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PI: Lei Wang
Dr. Wang is working with Drs. Michael Weiner/Susanne Mueller (co-PIs, UCSF lead site), Dr. Paul Yushkevich (U Penn), and Dr. Koen van Leemput (Harvard) on a project entitled "ADNI 2 add-on project: Superior power of hippocampal subfield measurements compared to conventional hippocampal volumetry for the early diagnosis AD and prediction of AD related cognitive decline." This project is funded by the Alzheimer Association, aiming to use multiple approach to measure hippocampal subfields using a new high-resolution T2-weighted sequence to detect the earliest hippocampal manifestations of AD.
This cross-sectional study will test if subfield volumetry is indeed superior to standard hippocampal volumetry to identify the earliest manifestation of Alzheimer’s disease.
The overall goal of this cross-sectional study is to test, if subfield volumetry is indeed superior to standard hippocampal volumetry to identify the earliest manifestation of Alzheimer’s disease. For the purpose of this application, the earliest manifestation of AD is defined as either normal cognitive function with evidence for pathological CNS amyloid deposition (HCbeta+ as determined by PET imaging with a amyloid specific tracer) and/or as mild cognitive impairment without dementia with (MCIbeta+) or without (MCIbeta-) pathological CNS amyloid deposition. 200 Subjects (100 MCI, 100 HC) fulfilling these criteria and amyloid negative controls (HCbeta-) will be selected from the study population currently recruited for Alzheimer’s Disease Neuroimaging Initiative(ADNI) 2. ADNI 2 is the continuation of ADNI 1 and ADNI GO and will enroll 150 healthy controls and 250 MCI (100 early and 150 late) who will all undergo F18 amyloid PET with florpiramine and MR imaging on 3T magnets. If it is assumed that the population recruited for ADNI 2 is similar to the population recruited for ADNI1 it can be expected that about 30- 50% of the cognitively intact subjects and about 75 % of the MCI subjects will have pathological CNS amyloid levels. The ADNI 2 MR protocol includes two (1 non-accelerated, 1 accelerated) 3D T1 whole brain images at each timepoint (required for Methods A,B ,C) but no high resolution T2 weighted sequence (required for Method D). It is therefore planned to identify a number of x suitable ADNI sites who will add this particular sequence to the standard ADNI 2 imaging protocol. Subfield measurements will be obtained using methods A-D (manual marking will be performed in a subset of 100 (50 controls, 50 MCI) subjects). All T1 images acquired for ADNI 2 are routinely processed with Freesurfer and so the unedited hippocampus volumes provided by Freesurfer which has shown an excellent performance in ADNI1 will be used to address the question if subfield volumetry is indeed superior to total hippocampal volumetry to detect the earliest hippocampal manifestations of AD. Several histopathological studies have shown that the earliest manifestation of AD in the hippocampus affect the dorsal region of the CA1 sector (5-7). Based on that observation, the a priori hypotheses will focus on volume changes in CA1. Specifically the following hypotheses will be tested:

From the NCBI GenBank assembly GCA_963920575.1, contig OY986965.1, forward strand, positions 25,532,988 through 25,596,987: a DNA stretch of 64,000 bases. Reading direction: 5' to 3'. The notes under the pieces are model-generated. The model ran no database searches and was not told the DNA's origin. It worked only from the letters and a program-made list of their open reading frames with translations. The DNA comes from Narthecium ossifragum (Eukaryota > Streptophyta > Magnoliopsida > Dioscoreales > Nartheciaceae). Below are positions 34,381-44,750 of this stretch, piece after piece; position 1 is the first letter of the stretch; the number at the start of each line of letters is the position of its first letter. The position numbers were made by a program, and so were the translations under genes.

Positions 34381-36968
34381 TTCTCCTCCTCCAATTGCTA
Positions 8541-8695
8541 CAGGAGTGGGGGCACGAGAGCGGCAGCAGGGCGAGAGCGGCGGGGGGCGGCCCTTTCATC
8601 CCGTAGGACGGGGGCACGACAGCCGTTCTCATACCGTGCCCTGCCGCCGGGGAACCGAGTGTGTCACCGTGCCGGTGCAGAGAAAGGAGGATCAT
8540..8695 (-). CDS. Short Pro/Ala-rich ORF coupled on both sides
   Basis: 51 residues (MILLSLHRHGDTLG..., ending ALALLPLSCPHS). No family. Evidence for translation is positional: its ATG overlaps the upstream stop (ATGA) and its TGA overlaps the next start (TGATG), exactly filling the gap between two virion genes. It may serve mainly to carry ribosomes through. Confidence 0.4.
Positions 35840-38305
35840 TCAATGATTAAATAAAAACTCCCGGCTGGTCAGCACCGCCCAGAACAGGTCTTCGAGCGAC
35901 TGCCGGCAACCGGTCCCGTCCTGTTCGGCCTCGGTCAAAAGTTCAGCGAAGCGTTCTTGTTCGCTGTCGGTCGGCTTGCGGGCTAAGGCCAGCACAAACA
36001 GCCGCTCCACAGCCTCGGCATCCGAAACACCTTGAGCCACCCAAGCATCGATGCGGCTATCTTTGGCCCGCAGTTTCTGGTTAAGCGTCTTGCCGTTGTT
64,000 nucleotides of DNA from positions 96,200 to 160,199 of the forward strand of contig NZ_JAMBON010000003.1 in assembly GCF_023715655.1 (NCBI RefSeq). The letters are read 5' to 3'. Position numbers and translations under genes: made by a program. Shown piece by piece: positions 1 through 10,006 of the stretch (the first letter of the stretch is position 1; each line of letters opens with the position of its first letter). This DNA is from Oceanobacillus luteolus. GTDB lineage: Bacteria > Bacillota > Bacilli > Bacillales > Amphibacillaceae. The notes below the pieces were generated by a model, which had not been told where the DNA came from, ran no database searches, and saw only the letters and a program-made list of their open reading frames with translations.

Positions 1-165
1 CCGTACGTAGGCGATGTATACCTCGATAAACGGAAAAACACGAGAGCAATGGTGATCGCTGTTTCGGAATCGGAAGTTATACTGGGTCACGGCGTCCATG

Specific Aim 1. Amyloid positive subjects (HCbeta+ and MCIbeta+) have a smaller CA1 than amyloid negative subjects (HCbeta-, MCIbeta-). Hypothesis 1a: MCIbeta+ subjects have reduced CA1 volumes compared to MCIbeta-, HCbeta+ and HCbeta-. The CA1 volume differences will be largest between MCIbeta+ and HCbeta- and smallest between MCIbeta+ and MCIbeta-. Hypothesis 1b. HCbeta+ have smaller CA1 volumes than HCbeta-.
Specific Aim 2. Subfield volumetry is superior to standard hippocampal volumetry (unedited hippocampal volume provided by Freesurfer) for the detection of localized (CA1) volume losses. Hypothesis 2 a. Subfield volumetry will have a greater power to detect small CA1 volume differences (HCbeta+ vs. HCbeta-, MCIbeta+ vs MCIbeta- and HCbeta+) than standard hippocampal volumetry. Hypothesis 2b. Subfield volumetry approaches using internal hippocampal landmarks for subfield labeling (Methods C,D) have greater power to detect small CA1 volume differences than subfield volumetry approaches based on shape deformation (Methods A,B).
Image Processing: Method A: The two (accelerated, non-acclerated) T1-weighted MRI from each subject will be aligned and averaged to obtain a low-noise, high-contrast image. A fully automated Freesurfer + Large Deformation Diffeomorphic Metric Mapping (FSLDDMM) pipeline (12) will be used to generate the whole hippocampal surface in each target scan from an existing atlas. In the atlas, boundaries between hippocampal subfields have been previously identified on its surface according to underlying hippocampal image subvolumes, creating the CA1, Sub and combined CA2-4+DG subfield zones (13,14). An example of the atlas hippocampal subfields is illustrated in Figure 1. The FreeSurfer image analysis suite provides a noisy labeling of the hippocampus, which will be used to initially align the hippocampal region of interest, followed by LDDMM where neuroanatomical targets (i.e., whole hippocampal surface) are generated from the atlas via a flow of diffeomorphisms with the smoothness of brain structure boundaries preserved (20). Following FSLDDMM, deformation vector fields between each subject’s whole hippocampal surface and a reference surface (e.g., global average) will first be computed. The atlas subfield boundaries are then transferred onto each individual hippocampal surface via the above diffeomorphic transformations to define vector fields for each anatomical subfield (i.e., CA 1, Sub, CA2-4+DG). Finally, vector analysis methods such as principal components analysis will be used to compare subfield shape between groups.